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Primary Sources - Workshop in American History Workshop 6 - The Census: Who We Think We Arehomesitemap
Introduction -Link Before You Watch - link Lectures and Activities Classroom and Applications - Link

Workshop 6:  Lectures & Activities

Lecture Transcript One:
The Census and American Identity

Page 1234


So this rule was promoted by slaveholders as a way of enlarging the slave population with children of the slave owners, because anyone who had any perceptible trace of black blood was indeed black, so the holdings of the slave owner would be increased. And it was established ultimately as the law of the land. The "one-drop rule" is one that both carries in one sense a notion of a biological essence to race—that it's about blood—but actually is not concurrent with scientific ideas about human variation. But it remains the way in which that census category was defined.

Europeans are also classified in the census. The category of white, as I said, initially referred to people descended from European colonists who were at the edge of immigration. Other ancestries had to be classified, but when they came to this country, national origin took over various other categories of identity in the United States context. So, in fact, someone who had never referred to himself as a Russian before became a Russian for the purpose of the United States census, and then what we see over time, that becomes the way in which people identify themselves.

So the categories we used help people to identify themselves in particular ways over alternate designations that were, in fact, possible. And as the 20th century continued, we see that these new Russians or Italians were ultimately classified as white. And the fact that certain groups were moved into the category of white and others were not shows us that the designation of white, just as the destination of black or Negro, was not a natural one, but one created to serve certain purposes at specific historical moments.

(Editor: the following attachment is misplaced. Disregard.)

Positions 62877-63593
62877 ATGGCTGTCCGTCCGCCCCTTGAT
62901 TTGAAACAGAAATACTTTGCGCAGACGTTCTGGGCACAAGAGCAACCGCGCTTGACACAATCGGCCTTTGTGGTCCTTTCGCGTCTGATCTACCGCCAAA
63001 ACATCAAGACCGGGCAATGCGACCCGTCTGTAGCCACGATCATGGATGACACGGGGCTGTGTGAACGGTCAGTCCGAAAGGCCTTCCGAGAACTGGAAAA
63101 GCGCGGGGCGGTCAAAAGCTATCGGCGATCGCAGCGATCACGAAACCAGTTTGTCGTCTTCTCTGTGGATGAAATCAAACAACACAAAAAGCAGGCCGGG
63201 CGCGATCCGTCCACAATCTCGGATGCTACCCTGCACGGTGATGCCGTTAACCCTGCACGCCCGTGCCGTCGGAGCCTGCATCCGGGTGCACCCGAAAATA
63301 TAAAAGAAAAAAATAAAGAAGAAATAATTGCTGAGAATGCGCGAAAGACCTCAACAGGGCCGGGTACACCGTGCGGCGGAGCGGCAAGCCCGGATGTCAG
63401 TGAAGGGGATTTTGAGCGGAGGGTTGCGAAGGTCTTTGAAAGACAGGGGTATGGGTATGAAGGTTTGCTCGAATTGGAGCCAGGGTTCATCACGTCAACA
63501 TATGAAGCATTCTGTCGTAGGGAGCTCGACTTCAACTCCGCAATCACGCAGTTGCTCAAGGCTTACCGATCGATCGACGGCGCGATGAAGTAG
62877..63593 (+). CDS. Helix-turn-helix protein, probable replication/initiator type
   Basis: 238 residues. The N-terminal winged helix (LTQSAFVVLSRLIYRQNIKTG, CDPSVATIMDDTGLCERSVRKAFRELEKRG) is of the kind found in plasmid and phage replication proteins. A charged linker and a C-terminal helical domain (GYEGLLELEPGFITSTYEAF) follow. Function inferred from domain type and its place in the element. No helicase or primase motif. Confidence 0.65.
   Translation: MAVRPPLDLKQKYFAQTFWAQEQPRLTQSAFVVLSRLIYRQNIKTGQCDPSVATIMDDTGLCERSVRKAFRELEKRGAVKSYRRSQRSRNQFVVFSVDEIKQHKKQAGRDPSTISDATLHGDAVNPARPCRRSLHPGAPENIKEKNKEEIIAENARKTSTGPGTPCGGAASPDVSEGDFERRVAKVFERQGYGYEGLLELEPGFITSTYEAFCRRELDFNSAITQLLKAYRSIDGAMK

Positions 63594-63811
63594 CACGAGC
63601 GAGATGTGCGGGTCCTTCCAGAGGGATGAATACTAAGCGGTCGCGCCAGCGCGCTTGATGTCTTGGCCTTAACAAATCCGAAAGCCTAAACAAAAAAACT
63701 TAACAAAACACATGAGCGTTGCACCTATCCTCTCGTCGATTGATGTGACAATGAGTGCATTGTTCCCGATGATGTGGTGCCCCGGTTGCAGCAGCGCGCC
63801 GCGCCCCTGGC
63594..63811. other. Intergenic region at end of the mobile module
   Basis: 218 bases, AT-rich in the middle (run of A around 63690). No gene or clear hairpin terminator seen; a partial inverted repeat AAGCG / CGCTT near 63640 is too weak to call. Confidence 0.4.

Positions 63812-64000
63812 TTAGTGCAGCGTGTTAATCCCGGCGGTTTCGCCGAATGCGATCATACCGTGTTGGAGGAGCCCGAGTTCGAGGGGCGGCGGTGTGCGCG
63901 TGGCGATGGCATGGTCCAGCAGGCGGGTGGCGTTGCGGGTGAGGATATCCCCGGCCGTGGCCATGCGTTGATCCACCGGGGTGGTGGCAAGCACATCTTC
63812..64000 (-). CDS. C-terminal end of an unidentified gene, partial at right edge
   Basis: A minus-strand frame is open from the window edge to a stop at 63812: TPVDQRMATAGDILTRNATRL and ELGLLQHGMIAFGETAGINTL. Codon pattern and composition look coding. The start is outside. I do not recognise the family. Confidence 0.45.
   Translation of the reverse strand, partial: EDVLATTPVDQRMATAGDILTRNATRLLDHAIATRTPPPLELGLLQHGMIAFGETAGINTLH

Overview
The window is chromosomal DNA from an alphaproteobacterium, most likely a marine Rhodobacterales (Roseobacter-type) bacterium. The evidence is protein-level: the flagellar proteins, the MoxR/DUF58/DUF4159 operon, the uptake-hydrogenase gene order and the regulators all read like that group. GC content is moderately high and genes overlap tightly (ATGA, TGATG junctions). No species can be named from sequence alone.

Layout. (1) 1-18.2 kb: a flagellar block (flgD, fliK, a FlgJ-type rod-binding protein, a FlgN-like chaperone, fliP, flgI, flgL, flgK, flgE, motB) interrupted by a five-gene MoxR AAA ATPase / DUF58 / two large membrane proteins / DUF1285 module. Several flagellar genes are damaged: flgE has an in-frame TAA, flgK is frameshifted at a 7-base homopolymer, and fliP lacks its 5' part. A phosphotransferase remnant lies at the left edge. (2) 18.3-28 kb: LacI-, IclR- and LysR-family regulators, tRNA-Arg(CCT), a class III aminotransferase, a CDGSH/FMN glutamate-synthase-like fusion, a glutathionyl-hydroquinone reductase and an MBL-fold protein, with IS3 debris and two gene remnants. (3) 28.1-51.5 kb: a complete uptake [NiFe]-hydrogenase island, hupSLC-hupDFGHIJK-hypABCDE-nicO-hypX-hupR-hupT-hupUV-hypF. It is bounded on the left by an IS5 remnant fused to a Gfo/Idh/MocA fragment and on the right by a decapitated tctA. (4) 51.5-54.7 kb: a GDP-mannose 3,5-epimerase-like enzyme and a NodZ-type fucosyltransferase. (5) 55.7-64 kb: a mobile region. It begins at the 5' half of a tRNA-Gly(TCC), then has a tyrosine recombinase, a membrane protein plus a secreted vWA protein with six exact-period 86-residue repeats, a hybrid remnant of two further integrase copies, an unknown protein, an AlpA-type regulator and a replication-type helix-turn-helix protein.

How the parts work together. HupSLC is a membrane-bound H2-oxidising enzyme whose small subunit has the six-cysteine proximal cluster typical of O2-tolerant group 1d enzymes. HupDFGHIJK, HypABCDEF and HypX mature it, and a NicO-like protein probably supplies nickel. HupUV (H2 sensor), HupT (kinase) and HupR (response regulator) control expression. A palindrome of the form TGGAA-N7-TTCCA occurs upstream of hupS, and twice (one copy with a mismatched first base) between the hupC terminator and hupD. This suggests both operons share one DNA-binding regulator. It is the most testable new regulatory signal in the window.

The other category that is important to understand in that regard is also the Hispanic category, which was one that first appears in the U.S. census in the 1960s. And this was a very complicated category as well, because how do you determine what people of Hispanic origin are? Is it a race? Is it an ethnic group? And how do you determine that? By what measures do you use to do that? And also, the ways in which the government made decisions about these didn't necessarily correlate with how people thought of themselves, so some of the historical evidence shows that before the Hispanic category appeared on the census, there were very few people in the United States who called themselves Hispanics, but that once it appears on the census, it then appears on mortgage applications; it then appears on forms for federal aid for housing; it appears on forms for financial aid to go to school. And slowly, over time, the people who were identified with it began to identify themselves with this category. But there's a history to how that category emerged and why it was chosen, both as a way to accommodate some of the political interests of Mexican Americans, of other Americans living in the Southwest border who were of mixed ancestry.

In 1977, the Office of Management and Budget adopted Statistical Directive 15, which is the new guidelines for classifying the U.S. population, and it has four racial groups: American Indian or Alaska native, Asian or Pacific Islander, black, and white. And ethnicity is broken down into Hispanic Origin and Not of Hispanic Origin.

I wanted to stop there because what I want us to do is to take a few minutes in the activity to look at some of the census forms and the categories that we have and walk through them. And I would like people to look at all the forms—we begin with 1830, and I think we end in 1990—particularly the categories of race and ethnicity, to ask you to determine these categories for yourself. What would you check on each of these censuses?

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